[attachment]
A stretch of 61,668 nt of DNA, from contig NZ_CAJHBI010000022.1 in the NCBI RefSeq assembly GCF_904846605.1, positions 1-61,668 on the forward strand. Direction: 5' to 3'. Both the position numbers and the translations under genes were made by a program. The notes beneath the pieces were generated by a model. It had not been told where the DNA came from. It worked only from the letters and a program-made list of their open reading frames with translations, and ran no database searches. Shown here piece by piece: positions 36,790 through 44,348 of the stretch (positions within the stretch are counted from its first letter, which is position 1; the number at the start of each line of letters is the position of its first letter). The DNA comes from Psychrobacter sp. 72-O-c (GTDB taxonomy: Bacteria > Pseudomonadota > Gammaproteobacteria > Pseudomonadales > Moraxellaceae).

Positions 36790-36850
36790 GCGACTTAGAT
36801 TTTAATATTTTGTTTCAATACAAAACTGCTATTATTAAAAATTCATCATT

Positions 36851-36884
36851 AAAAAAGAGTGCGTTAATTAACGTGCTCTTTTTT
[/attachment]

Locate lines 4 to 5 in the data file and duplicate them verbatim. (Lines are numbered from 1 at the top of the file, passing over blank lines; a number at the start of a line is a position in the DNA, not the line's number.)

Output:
36801 TTTAATATTTTGTTTCAATACAAAACTGCTATTATTAAAAATTCATCATT

Positions 36851-36884